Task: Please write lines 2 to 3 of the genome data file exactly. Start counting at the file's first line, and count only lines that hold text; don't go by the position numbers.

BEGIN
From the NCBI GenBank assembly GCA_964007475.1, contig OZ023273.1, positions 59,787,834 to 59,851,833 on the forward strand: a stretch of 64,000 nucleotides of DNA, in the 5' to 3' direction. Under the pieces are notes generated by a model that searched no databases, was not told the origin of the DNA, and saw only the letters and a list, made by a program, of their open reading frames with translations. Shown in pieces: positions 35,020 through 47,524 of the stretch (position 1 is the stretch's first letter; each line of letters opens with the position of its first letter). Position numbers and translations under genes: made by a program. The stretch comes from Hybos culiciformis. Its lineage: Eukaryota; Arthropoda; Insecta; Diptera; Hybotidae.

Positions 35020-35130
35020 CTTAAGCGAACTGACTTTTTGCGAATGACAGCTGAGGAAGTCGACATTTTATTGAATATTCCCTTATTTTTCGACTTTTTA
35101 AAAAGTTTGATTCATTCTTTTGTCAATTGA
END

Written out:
Positions 35020-35130
35020 CTTAAGCGAACTGACTTTTTGCGAATGACAGCTGAGGAAGTCGACATTTTATTGAATATTCCCTTATTTTTCGACTTTTTA